By Olasunkanmi Akoni
Socio-Economic Rights and Accountability Project, SERAP, has urged President Muhammadu Buhari to disclose spending details of the $700 million looted funds reportedly recovered by the Federal Government in the past four years.
SERAP also urged Buhari to disclose how the government plans to spend the returned £4.2m loot, including details of planned capital expenditure, and whether there is any plan to ensure that the money and any future returned loot would be spent to achieve justice and effective remedies for victims of corruption in Delta State.
Recall that The Attorney General of the Federation and Minister of Justice Mr Abubakar Malami, SAN, had last week stated that the Federal Government recovered over $700m looted funds, disclosed the return of £4.2m linked to James Ibori, and the plan to repatriate more than £80m of Ibori loot.
In the Freedom of Information, FoI, request, dated May 22, 2021 by SERAP Deputy Director, Kolawole Oluwadare, the organization also demanded disclosure of the list and location of projects completed with the money, as well as details of the contractors that executed the projects.
SERAP maintained that: “Disclosing spending details of the recovered $700m loot, and spending plans for the £4.2m loot would promote transparency, accountability, and be entirely consistent with your constitutional oath of office to ensure the well-being of Nigerians.”
The organization stresed that rather than borrowing another N2.3trillion ($6.18bn) external loan, Buhari should ensure a transparent and accountable use of recovered loot to fund the 2021 budget, improve the country’s economy, and address widespread poverty.
The letter, read in part: “SERAP therefore urges you to withdraw your latest request seeking the approval of the National Assembly to borrow another $6.1billion in the public interests, and to ensure accountable fiscal stewardship of Nigeria’s money for both current and future generations.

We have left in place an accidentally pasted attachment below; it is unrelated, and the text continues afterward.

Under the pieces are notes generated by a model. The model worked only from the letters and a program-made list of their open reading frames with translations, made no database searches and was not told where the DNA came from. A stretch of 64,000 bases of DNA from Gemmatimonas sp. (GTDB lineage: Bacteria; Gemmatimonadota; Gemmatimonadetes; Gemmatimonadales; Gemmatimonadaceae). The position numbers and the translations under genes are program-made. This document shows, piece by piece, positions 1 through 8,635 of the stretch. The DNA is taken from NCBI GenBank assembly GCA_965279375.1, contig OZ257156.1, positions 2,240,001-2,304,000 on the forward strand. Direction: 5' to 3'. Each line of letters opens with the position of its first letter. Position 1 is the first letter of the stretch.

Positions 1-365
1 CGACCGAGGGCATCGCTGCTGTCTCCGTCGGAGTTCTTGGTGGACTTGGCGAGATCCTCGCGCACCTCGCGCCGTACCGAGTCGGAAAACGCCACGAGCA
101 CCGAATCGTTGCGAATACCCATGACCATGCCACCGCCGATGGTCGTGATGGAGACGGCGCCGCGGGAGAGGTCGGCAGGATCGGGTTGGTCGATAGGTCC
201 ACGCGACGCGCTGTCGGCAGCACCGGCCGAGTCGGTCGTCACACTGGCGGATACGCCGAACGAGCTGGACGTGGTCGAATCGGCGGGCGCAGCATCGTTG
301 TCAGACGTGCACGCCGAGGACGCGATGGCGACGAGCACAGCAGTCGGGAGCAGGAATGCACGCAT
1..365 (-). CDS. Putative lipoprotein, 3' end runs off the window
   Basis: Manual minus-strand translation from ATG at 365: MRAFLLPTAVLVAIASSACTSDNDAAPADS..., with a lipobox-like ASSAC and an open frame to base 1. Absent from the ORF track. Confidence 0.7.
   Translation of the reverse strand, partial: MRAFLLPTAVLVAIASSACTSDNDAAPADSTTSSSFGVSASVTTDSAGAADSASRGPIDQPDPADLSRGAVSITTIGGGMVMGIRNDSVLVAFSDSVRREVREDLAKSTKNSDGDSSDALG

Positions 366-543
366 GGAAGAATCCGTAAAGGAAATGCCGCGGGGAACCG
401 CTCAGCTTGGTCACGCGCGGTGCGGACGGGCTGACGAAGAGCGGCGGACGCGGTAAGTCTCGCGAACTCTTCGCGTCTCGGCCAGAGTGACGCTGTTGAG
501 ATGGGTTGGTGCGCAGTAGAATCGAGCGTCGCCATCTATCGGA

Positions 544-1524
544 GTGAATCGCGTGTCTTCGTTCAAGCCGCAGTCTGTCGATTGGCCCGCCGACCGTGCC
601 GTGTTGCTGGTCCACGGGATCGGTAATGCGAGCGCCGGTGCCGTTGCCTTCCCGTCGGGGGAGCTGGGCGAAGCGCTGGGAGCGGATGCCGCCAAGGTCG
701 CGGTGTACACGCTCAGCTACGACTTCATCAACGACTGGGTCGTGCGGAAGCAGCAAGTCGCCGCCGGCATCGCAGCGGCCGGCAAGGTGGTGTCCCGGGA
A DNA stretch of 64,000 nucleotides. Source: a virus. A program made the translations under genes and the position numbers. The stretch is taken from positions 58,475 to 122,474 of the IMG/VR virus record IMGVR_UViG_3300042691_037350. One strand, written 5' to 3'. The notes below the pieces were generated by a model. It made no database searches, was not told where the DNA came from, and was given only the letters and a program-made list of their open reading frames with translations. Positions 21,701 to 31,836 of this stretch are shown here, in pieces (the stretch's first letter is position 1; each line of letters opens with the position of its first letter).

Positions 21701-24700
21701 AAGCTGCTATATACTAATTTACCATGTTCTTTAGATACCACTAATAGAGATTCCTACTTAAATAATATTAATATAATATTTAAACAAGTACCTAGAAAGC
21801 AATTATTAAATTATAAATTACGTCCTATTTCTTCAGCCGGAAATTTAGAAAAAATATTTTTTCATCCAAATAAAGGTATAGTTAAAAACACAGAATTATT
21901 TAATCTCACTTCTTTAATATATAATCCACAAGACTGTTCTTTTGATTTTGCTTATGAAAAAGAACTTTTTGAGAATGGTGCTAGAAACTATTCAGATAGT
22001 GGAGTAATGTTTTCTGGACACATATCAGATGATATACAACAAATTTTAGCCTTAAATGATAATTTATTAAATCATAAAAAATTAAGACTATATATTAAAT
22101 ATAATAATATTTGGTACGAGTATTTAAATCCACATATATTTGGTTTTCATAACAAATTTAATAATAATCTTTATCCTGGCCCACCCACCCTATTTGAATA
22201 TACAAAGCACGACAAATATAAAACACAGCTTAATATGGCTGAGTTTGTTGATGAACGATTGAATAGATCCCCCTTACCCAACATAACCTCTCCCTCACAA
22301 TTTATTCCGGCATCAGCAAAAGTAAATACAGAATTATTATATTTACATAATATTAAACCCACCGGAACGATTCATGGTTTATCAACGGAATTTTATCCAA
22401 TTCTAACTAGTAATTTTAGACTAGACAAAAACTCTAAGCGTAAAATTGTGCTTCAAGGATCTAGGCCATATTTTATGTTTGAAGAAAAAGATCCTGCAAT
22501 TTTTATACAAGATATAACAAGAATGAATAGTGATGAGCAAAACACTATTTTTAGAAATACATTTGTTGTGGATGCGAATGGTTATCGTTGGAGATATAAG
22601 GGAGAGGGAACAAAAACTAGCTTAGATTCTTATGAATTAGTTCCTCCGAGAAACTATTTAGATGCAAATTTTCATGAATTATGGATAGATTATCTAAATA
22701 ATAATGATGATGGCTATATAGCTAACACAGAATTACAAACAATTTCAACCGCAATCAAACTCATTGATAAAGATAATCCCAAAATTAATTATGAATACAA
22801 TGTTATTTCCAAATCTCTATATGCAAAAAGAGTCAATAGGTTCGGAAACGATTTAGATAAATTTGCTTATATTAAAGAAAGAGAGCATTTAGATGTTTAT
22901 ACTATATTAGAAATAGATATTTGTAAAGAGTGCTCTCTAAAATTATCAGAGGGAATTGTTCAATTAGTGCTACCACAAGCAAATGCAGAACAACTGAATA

“Providing the information and widely publishing the details would also enhance your government’s authority and credibility to demand the return of more looted public funds from abroad, as well as facilitate the repatriation of potentially billions of dollars still stashed in rich countries.
“Our requests are brought in the public interest, and in keeping with the requirements of the Nigerian Constitution 1999 [as amended]; the Freedom of Information Act, and the country’s international obligations including under the UN Convention against Corruption and the African Charter on Human and Peoples’ Rights to which Nigeria is a state party.
“Our requests are also entirely in line with the judgment by Justice Mohammed Idris ordering your government to widely publish up-to-date information on recovered stolen funds since the return of civilian rule in 1999. Your government has refused to obey the judgment, despite publicly promising to do so.
“We would be grateful if the recommended measures are taken within 14 days of the receipt and/or publication of this letter. If we have not heard from you by then, SERAP shall take all appropriate legal actions to compel your government to comply with our request in the public interest.”